Travellers evicted from Brighton site over water contamination concerns

Posted On 02 May 2015 at 10:33 pm

A group of travellers were evicted from a site in Brighton after concerns were raised about the possibility of water supply contamination.

About 15 caravans and trailers arrived at Surrenden Field, off London Road, Brighton, on Wednesday (29 April) after leaving Hove Lawns, in Kingsway, near the King Alfred Leisure Centre.

According to Sussex Police, they left within 24 hours having been asked to leave because of concerns about possible contamination of a water aquifer at the site.

The police used their powers under section 61 of the Criminal Justice and Public Order Act 1994.

Travellers on Hove Lawns early on Wednesday evening (29 April)

Travellers on Hove Lawns early on Wednesday evening (29 April)

Brighton and Hove City Council said: “Around 15 trailers moved on to Surrenden Field on Wednesday night.

“Following a joint visit with police yesterday, and discussions with Southern Water, the police used section 61 powers to evict them last night.

“This action was taken because of Southern Water infrastructure on the site.

“The travellers have now moved on to land at Hollingbury Park where a site visit is being carried out with the police to conduct a community impact assessment and to assess what the most appropriate enforcement action is to take.

“While the encampment remains we will continue to monitor the site with the police.”

The encampment in Hollingbury Park was one of six in Brighton and Hove when the council issued an update yesterday (Friday 1 May).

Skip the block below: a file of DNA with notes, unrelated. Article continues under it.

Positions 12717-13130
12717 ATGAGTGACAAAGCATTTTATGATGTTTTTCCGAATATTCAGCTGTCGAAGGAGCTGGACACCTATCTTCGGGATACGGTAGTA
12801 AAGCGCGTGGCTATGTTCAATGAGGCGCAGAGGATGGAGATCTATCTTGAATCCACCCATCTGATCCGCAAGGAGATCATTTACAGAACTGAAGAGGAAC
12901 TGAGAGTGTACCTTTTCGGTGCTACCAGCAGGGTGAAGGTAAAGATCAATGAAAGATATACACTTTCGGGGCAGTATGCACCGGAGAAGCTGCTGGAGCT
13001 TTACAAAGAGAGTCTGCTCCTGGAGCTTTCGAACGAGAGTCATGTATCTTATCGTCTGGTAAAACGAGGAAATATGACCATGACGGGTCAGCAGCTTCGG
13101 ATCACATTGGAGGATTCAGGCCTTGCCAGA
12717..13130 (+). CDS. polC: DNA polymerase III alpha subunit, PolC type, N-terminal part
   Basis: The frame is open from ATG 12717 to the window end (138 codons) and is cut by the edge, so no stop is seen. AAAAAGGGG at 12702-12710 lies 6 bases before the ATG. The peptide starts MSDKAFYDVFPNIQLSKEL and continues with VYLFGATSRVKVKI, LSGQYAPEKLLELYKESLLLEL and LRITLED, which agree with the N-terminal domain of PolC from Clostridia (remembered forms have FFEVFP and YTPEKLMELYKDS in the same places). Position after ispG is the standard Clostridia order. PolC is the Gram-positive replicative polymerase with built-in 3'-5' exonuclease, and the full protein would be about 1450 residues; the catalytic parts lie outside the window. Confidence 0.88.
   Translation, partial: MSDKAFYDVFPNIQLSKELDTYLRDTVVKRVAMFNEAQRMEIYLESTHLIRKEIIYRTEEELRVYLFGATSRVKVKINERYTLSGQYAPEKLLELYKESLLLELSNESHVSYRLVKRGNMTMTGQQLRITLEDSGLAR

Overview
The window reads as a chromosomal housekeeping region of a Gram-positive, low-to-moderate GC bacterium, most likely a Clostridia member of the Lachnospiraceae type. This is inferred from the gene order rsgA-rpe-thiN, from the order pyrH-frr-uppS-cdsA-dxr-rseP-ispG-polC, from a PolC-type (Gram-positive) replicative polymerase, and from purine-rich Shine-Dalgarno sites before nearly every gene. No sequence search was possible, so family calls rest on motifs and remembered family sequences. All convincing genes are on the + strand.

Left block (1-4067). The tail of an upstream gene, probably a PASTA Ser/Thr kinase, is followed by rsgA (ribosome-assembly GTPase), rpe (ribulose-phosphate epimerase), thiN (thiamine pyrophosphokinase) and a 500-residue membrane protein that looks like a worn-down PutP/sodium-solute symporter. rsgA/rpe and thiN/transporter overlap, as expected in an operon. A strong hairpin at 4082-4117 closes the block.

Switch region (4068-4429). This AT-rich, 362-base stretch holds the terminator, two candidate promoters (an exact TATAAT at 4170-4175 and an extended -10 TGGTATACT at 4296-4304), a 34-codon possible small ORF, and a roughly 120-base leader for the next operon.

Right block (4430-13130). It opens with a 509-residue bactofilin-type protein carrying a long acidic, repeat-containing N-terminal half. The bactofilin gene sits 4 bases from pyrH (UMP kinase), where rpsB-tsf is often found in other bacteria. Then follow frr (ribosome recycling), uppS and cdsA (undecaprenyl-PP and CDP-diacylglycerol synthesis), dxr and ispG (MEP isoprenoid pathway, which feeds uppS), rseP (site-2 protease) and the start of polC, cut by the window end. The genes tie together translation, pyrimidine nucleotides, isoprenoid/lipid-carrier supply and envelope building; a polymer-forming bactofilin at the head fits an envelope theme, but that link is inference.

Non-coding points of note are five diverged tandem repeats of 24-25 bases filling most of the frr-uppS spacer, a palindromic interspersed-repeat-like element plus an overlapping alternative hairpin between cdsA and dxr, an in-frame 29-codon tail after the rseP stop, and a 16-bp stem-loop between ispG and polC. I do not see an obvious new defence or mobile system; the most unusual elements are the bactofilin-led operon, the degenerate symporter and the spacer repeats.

The update said: “Unauthorised encampment of Irish Travellers on land at Hollingbury Park – A group of Irish travellers have moved on to land at Hollingbury Park after being evicted from land at Surrenden Field. We will be visiting this site this morning with the police to conduct a community impact assessment and to assess what the most appropriate enforcement action is to take. While the encampment remains we will continue to monitor the site with the police.

“Unauthorised encampment of van dwellers on land adjacent to Racehill Allotments – A group of van dwellers remain encamped on this land. A joint visit, with the police, has been made, and a community impact assessment has been carried out. The occupants have been informed they are trespassing on council-owned land and have been asked to leave. We will be applying to the county court for a possession order on Friday 1 May which will enable us to arrange for an eviction to be carried out early next week should the occupants fail to leave the site voluntarily. While the encampment remains we will continue to monitor the site with the police.

“Unauthorised encampment of van dwellers on land adjacent to Chalk Hill car park, Stanmer Park – We have visited this site with the police and health and welfare checks and a community impact assessment have been carried out. The group have been informed they are trespassing on council-owned land and have been asked to leave. We will be applying to the county court for a possession order which will enable us to carry out an eviction as soon as practicable.

“Unauthorised encampment of Irish travellers on land at Stanmer Park – We have visited this site with the police and health and welfare checks and a community impact assessment have been carried out. The group have been informed they are trespassing on council-owned land and have been asked to leave. We will be applying to the county court for a possession order which will enable us to carry out an eviction as soon as practicable.